At a very early age, I became interested in Astronomy and I ended up teaching it in high school andcollege.  I got a small telescope when Iwas 12 years old, and the first time I looked at Saturn, it blew my mind how beautiful it was, and I was hooked for life. During all the years I taught it at New Plymouth High, I made sure all the students kept one date on their calendar- August 21, 2017.  It has been on my astro-calendar for decades and it will soon arrive.  The best total solar eclipse of your life is happening throughout the USA this summer.


If you’re an outdoors person, the beauty of our Earth draws you outside to continually explore it.  We’re here to roam the planet in awe of its stunning landscapes bordered by golden sunrises and sunsets.  But what could be the most spectacular event you will ever see in your lifetime is coming soon, and you must plan on being there!


On August 21, 2017, a total solar eclipse will cross over the entire United States. If you don’t understand why this is such a big deal, you will if you ever go see one.  They all say it’s the most awe-inspiring event anyone could ever witness on this planet.  Most of us are outdoor people,so I wanted to share this coming event with all of you.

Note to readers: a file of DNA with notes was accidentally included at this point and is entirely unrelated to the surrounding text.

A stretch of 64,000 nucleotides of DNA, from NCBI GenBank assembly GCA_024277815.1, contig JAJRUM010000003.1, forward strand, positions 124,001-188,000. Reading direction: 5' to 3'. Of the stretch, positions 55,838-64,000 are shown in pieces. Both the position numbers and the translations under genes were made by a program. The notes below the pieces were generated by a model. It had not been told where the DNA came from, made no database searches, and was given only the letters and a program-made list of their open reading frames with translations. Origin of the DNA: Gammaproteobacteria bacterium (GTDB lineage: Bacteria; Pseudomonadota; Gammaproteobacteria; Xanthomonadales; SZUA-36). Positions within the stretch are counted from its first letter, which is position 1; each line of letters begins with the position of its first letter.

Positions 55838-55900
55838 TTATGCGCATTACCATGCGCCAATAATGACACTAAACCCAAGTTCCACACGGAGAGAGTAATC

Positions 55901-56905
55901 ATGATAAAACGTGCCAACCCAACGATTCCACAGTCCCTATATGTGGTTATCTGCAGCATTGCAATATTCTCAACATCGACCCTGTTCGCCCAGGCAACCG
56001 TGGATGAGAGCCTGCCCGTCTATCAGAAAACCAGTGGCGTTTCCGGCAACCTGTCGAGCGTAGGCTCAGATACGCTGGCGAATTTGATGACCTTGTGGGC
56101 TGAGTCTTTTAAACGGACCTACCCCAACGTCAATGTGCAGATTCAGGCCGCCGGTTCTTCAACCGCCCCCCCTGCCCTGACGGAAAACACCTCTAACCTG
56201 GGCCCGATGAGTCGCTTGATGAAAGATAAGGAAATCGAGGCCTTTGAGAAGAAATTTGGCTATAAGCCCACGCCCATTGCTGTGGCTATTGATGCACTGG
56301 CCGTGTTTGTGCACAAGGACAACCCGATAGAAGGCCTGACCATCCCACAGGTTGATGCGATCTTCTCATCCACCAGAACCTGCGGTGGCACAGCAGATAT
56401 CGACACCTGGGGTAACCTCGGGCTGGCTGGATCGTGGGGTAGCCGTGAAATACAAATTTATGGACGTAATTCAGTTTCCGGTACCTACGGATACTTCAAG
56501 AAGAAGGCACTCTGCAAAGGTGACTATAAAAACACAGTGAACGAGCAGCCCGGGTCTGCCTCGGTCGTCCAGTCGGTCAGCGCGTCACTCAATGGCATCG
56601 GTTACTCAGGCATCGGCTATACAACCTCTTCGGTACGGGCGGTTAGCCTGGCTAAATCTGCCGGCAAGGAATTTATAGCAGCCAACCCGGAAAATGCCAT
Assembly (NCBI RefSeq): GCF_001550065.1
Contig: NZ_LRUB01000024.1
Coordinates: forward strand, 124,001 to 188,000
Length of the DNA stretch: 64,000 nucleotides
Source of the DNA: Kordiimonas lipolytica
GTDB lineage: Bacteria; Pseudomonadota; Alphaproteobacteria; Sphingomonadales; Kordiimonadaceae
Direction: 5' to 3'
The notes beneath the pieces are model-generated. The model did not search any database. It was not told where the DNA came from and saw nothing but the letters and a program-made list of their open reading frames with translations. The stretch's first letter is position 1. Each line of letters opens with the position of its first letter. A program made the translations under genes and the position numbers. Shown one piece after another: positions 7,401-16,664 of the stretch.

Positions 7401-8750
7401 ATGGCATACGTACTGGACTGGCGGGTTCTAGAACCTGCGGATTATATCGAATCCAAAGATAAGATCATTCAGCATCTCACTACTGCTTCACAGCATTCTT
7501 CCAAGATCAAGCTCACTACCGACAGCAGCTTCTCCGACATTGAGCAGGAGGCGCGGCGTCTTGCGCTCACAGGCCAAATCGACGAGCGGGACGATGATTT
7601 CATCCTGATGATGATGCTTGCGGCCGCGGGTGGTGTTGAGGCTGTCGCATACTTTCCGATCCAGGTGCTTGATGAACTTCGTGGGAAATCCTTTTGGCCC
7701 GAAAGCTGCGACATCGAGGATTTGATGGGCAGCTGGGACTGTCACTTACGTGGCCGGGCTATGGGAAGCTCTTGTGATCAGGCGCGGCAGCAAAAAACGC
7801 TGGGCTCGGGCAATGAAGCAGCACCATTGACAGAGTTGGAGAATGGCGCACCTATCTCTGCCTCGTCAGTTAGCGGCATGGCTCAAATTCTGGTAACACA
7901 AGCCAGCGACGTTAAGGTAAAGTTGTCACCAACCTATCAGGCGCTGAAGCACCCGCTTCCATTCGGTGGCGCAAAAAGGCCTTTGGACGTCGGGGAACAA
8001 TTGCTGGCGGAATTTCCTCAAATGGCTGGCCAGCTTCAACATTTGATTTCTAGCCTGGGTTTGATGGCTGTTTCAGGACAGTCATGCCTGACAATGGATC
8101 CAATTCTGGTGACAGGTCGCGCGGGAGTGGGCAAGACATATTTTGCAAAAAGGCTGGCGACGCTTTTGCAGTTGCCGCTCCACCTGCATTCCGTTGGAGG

First, here’s a little science about eclipses.  A solar eclipse occurs when the Moon comes directly between the Sun and the Earth. Anytime this happens, the Moon produces two shadows:  the Penumbra and the Umbra.  The Penumbra is the larger, lighter, outershadow, which produces a partial eclipse of the Sun.   The Umbra is the darker, inner shadow, which produces the total eclipse, and it is much smaller.  


It is this Umbra shadow that has everyone talking after it comes and goes.  It approaches at well over 2000 miles an hour much like an impending, dark storm, but there is no noise. When it engulfs you, stars suddenly appear in the sky.  Anyone who has seen it is at a loss of words to explain it to anyone who hasn’t.  I have dreamed about this shadow since I first got interested in Astronomy when I was a just a kid and it’s hard to believe it is almost here.